The Amazing Genome of a Jurassic Fish
| Apr 18, 2013 12:00 PMThe African coelacanth is a study in persistence.
Known only through the fossil record and thought to have been extinct for about 70 million years, the fish was found quite alive in 1938 when a fisherman hauled one in near the coast of West Africa. In a study that graces the cover of Nature this week, an international group of scientists, including three University of Utah human genetics and biology researchers, show that this ancient fish has a lot to teach about how life evolved on Earth, particularly the evolution of land animals from sea life.
We’re proud to say that a gene-finding software program developed by Mark Yandell, Ph.D., professor of human genetics, had a lot to do with the study’s discoveries. Yandell’s software, called MAKER, is one of two such programs the researchers used to annotate and identify genes of the coelacanth (cee-la-canth) – a 5-foot fish that dwells in sea caves and has fins that resemble limbs. Michael S. Campbell, a doctorate student in Yandell’s lab, also worked on the study. Another University researcher, evolutionary biologist Chris Organ, Ph.D., who has appointments on main campus, identified a coelacanth gene influenced a critical adaptation in the move from land to sea: the ability to rid nitrogen from an animal’s body.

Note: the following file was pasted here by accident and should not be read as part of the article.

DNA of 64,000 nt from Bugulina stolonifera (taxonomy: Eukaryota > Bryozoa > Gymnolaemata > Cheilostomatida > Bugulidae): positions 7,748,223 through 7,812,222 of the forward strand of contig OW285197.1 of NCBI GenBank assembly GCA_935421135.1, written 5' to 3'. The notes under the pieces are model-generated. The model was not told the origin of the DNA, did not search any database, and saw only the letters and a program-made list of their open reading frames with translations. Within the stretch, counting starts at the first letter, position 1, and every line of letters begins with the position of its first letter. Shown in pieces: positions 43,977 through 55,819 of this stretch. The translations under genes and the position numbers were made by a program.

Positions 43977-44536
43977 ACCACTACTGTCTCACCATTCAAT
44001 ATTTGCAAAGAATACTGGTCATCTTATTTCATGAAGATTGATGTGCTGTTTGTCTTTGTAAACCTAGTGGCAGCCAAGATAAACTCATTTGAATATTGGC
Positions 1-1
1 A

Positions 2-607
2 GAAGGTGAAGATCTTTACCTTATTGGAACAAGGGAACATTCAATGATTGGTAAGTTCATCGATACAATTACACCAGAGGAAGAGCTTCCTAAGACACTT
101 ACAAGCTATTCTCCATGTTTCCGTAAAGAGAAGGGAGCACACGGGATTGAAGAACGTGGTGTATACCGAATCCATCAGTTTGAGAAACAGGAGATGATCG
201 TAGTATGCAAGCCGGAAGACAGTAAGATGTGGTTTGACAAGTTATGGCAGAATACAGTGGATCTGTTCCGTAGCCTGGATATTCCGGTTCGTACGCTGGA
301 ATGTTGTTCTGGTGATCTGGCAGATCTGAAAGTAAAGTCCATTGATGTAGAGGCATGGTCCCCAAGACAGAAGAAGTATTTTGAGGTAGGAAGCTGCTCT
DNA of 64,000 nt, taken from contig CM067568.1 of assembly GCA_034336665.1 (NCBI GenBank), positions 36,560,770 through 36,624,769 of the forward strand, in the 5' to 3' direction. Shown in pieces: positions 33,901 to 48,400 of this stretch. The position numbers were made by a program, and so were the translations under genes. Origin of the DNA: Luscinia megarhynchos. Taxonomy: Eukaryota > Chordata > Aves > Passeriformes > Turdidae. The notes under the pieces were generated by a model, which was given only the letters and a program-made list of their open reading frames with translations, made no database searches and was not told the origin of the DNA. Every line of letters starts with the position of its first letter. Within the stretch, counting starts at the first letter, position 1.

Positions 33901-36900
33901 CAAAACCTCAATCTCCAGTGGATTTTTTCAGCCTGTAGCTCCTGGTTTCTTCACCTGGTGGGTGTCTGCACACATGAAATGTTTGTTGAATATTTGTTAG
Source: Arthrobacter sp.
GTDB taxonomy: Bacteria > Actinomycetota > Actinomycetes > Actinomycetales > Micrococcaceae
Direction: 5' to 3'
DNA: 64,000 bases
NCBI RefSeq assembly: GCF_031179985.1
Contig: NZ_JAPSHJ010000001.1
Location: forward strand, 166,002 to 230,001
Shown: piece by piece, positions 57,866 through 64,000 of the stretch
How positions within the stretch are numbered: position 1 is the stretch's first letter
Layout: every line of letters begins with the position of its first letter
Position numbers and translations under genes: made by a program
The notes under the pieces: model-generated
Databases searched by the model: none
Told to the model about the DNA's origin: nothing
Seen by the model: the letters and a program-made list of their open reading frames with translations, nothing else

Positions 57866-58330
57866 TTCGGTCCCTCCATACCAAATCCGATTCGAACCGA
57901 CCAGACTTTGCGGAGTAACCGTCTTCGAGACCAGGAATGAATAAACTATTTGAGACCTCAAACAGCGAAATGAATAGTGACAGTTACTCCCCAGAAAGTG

Since MAKER was introduced a couple of years ago, it has become recognized worldwide for its accuracy in annotating genes, and researchers have asked Mark’s help to annotate genes in all sorts of organisms – from fungus in Africa to lamprey eels and the gibbon, a small ape in Asia. MAKER’s potential goes well beyond those studies. The program’s ability to find genes can be applied to human health in ways such as learning about parasites that make people ill to understanding copy number variants, which cause DNA abnormalities associated with diseases and disorders such as autism. MAKER, I suspect, is just beginning to make its mark in medical research.
The research shows that coelacanth genes have undergone really slow evolution, which helps explain why those fish today are little changed from their ancestors hundreds of millions of years ago. Yet they survive. In a world that changes so fast, perhaps there’s something to be said for jumping in the slow lane once in awhile!
Author: Vivian S. Lee, M.D., Ph.D., M.B.A.
About the Author: Dr. Vivian S. Lee is the Senior Vice President for Health Sciences at the University of Utah, Dean of the University of Utah School of Medicine, and CEO of University of Utah Health Care. Read her full bio herecomments powered by Disqus